Solution: Consider ${p \in \Bbb{Q}[X]}$ the minimal polynomial of ${A}$, which has degree at most ${2}$. The eigenvalues of ${A}$ satisfy ${\lambda_1^n=\lambda_2^n=-1}$. We have two cases: either the eigenvalues are real and therefore they are both equal to ${-1}$ either they are complex and conjugate of modulus one. In both cases the determinant of ${A}$ is equal to ${1}$. Therefore, by Cayley Hamiltoh theorem ${A}$ satisfies an equation of the type ${A^2-qA+I_2=0}$.

By hypothesis the minimal polynomial ${p}$ divides ${X^n+1}$. If ${p}$ has degree one then ${A=\lambda I_2}$ and ${\lambda \in \Bbb{Q},\lambda^n=-1}$ so ${A=-I_2}$.

If not, then the minimal polynomial is ${X^2-qX+1}$ and we must have

$\displaystyle X^2-qX+1 | X^n+1.$

It can be proved that ${q}$ is in fact an integer. (using the fact that the product of two primitive polynomials is primitive)

Since ${q=2\cos \theta}$ it follows that ${q \in \{0,\pm 1,\pm 2\}}$. The rest is just casework.

## SEEMOUS 2012 Problem 3

a) Prove that if $k$ is an even positive integer and $A$ is a real symmetric $n \times n$ matrix such that $(\text{Tr}\, (A^k))^{k+1}=(\text{Tr}\, (A^{k+1}))^k$ then $A^n=\text{Tr}\, (A)A^{n-1}$.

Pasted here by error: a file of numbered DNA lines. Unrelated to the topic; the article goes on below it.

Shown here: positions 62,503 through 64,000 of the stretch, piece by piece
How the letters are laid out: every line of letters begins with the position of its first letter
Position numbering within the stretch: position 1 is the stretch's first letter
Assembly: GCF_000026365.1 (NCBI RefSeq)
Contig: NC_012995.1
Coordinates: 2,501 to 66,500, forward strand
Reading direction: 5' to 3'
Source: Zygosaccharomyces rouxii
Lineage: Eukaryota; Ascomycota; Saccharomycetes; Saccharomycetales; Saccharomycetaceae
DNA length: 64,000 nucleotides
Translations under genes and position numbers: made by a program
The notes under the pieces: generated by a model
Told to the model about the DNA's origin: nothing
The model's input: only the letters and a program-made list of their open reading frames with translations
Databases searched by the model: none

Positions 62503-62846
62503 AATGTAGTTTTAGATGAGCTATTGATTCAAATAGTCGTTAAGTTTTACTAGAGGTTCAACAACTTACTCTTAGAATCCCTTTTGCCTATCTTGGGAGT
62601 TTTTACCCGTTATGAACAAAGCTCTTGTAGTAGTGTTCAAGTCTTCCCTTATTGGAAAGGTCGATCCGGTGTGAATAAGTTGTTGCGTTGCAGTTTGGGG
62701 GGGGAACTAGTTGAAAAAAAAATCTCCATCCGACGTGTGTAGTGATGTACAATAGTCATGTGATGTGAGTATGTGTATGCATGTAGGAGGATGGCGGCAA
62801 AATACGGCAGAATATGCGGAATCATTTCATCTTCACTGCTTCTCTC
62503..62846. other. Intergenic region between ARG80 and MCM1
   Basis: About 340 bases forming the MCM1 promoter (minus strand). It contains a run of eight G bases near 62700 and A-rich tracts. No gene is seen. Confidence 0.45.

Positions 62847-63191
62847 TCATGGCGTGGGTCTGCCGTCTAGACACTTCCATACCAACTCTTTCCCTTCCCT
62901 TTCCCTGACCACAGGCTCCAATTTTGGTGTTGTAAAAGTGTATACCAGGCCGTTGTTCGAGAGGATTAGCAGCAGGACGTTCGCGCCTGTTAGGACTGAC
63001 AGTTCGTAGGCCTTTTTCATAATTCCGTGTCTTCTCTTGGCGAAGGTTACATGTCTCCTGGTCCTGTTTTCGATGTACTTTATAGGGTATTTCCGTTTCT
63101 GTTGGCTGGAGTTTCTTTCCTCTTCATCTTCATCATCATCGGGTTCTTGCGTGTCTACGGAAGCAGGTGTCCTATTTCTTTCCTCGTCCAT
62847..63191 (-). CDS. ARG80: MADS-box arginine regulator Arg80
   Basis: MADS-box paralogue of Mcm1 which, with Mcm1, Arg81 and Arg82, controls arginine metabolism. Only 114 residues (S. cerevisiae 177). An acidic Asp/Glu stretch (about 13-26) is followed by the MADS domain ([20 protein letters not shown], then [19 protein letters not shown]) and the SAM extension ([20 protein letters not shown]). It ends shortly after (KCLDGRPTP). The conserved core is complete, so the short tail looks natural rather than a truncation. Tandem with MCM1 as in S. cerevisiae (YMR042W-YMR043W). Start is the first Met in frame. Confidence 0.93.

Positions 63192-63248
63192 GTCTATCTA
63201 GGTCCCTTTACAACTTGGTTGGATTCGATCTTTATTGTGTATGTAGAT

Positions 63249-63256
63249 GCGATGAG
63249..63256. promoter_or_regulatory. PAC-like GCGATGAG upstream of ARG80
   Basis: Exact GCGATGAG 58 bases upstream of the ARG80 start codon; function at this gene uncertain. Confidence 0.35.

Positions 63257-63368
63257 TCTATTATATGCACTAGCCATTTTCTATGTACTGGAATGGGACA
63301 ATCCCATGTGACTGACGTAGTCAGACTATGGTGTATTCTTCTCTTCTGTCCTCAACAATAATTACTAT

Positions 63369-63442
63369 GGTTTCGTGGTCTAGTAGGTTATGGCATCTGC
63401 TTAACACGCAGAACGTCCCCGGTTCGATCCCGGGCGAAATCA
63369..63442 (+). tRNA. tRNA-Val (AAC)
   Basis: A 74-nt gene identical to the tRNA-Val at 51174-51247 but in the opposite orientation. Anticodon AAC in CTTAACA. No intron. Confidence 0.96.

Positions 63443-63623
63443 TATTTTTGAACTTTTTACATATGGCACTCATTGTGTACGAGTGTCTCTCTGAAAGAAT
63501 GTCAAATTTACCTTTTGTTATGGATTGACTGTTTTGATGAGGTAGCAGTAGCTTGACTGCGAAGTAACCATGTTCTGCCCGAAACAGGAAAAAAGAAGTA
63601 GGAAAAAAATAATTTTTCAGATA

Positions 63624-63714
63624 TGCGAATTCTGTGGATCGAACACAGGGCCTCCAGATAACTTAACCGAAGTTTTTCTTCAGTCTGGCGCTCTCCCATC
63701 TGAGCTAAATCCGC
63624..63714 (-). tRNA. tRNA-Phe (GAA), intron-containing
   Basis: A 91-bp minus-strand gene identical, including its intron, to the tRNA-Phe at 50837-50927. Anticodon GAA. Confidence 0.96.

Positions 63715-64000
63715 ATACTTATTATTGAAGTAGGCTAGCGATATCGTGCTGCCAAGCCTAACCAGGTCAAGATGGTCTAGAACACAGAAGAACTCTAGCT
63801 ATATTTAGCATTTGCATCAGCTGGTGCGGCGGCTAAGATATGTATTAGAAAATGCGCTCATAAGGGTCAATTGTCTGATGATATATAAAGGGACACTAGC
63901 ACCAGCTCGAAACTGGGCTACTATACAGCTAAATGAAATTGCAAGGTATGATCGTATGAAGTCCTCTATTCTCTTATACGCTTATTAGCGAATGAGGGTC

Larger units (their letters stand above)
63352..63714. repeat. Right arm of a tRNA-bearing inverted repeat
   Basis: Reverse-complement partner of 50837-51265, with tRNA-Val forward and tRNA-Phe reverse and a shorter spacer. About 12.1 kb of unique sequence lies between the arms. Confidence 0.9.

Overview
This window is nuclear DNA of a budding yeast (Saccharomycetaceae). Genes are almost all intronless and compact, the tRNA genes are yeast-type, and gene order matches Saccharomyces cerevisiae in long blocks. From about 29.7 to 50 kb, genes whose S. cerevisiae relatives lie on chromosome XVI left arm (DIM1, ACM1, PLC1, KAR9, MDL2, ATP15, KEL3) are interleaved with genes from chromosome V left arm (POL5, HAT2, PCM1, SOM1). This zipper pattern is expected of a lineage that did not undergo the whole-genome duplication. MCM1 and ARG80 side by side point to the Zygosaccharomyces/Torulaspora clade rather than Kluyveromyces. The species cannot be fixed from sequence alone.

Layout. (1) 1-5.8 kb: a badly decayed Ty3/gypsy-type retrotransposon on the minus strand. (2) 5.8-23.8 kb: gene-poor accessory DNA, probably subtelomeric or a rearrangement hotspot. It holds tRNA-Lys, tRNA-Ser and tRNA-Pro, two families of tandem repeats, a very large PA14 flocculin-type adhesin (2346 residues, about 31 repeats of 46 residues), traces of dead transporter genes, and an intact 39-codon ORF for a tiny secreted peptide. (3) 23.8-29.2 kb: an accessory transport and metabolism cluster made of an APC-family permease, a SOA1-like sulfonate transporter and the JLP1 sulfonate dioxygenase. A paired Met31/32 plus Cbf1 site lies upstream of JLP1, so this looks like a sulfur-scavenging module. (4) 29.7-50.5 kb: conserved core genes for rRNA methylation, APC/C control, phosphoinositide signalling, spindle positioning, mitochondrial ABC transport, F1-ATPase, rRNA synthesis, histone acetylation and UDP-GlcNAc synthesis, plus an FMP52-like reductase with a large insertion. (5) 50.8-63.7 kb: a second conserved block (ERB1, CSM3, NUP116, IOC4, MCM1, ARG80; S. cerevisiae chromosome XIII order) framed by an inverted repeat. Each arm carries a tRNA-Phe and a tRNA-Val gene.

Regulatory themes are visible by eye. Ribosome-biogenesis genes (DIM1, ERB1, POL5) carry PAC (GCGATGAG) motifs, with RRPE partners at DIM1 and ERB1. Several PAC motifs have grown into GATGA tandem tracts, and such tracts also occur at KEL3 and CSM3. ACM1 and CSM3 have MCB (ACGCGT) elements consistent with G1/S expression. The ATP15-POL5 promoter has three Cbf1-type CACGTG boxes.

b) Does this assertion from a) also hold for odd positive integers $k$?

## SEEMOUS 2012 Problem 2

Let $a_n>0, \ n \geq 1$. Consider the right triangles $\Delta A_0A_1A_2,\Delta A_0A_2A_3,...,\Delta A_0A_{n-1}A_n,...$ as in the figure. (More precisely, for every $n \geq 2$ the hypotenuse $A_0A_n$ of $\Delta A_0A_{n-1}A_n$ is a leg of $\Delta A_0A_nA_{n+1}$ with right angle $\angle A_0A_nA_{n+1}$, and the vertices $A_{n-1}$ and $A_{n+1}$ lie on the opposite sides of the straight line $A_0A_n$; also $|A_{n-1}A_n|=a_n$ for every $n \geq 1$.)
It is possible for the set of points $\{A_n | n \geq 0\}$ to be unbounded, but the series $\sum_{n=2}^\infty m(\angle A_{n-1}A_0A_n)$ to be convergent? Here $m(\angle ABC)$ denotes the measure of $\angle ABC$.